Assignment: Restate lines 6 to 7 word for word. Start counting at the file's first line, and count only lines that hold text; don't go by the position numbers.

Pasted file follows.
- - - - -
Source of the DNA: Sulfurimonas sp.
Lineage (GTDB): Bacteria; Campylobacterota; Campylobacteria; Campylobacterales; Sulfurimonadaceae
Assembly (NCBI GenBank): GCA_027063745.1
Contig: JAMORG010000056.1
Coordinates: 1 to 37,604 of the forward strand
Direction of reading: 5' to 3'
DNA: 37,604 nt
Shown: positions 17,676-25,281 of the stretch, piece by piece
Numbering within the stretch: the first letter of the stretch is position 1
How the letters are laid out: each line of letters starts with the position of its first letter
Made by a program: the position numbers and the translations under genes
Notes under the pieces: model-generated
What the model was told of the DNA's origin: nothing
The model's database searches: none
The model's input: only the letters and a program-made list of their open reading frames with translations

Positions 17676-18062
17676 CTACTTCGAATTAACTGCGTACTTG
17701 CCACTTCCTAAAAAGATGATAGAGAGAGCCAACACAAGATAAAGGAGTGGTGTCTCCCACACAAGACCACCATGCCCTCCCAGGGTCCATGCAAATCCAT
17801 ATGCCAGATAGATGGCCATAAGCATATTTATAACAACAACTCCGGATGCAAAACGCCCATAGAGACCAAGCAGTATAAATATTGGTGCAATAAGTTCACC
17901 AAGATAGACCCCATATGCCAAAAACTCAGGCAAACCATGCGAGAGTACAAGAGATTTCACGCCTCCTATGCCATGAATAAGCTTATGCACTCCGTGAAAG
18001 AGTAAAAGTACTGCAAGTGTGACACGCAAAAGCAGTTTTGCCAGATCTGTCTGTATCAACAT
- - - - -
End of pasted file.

Direction of reading: 5' to 3'
DNA: 37,604 nt